It’s almost comical how historical figures’ belongings are always worth outrageous amounts years after their death. Even their most mundane objects can have a big value.
A dental hygiene tool used by Charles Dickens (a tooth pick from the past) was put up for sale by the heirs to Barnes & Noble, and was expected to fetch $5,000. This was no ordinary toothpick, as it was made of gold and ivory and can be retracted. There is even a letter written by his sister-in-law, Georgina Hogarth, to prove its heritage. What was once used to pluck stray bits of food from Mr. Dickens’ teeth sold this week to an anonymous bidder for $9,150.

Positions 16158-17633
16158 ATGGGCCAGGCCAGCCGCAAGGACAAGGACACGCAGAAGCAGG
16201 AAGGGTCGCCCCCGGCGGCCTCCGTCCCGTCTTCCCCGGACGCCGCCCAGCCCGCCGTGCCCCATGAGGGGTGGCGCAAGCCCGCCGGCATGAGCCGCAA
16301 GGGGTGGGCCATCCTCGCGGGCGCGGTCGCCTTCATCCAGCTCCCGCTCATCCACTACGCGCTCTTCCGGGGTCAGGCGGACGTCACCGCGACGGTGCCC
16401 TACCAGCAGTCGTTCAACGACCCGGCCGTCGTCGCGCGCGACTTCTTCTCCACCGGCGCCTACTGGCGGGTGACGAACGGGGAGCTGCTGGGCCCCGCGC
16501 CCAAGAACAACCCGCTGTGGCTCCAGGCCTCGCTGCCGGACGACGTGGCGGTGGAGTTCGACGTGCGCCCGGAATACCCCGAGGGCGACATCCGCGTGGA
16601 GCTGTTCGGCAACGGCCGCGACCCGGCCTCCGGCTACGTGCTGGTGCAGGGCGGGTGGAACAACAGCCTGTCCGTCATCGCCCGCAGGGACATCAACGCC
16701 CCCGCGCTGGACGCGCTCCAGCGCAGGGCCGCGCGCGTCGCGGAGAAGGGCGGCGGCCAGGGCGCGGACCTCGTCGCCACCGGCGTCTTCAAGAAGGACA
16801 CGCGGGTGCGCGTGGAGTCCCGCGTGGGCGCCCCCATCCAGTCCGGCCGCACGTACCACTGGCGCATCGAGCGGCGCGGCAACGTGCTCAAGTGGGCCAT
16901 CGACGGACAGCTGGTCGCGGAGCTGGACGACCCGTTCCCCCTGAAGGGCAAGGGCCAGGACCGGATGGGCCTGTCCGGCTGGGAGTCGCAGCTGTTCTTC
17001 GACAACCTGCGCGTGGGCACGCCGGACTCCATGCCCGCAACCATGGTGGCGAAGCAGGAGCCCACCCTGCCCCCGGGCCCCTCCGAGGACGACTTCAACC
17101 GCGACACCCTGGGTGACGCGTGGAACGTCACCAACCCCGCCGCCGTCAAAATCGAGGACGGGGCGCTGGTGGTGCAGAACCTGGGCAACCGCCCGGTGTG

Via: Luxury Insider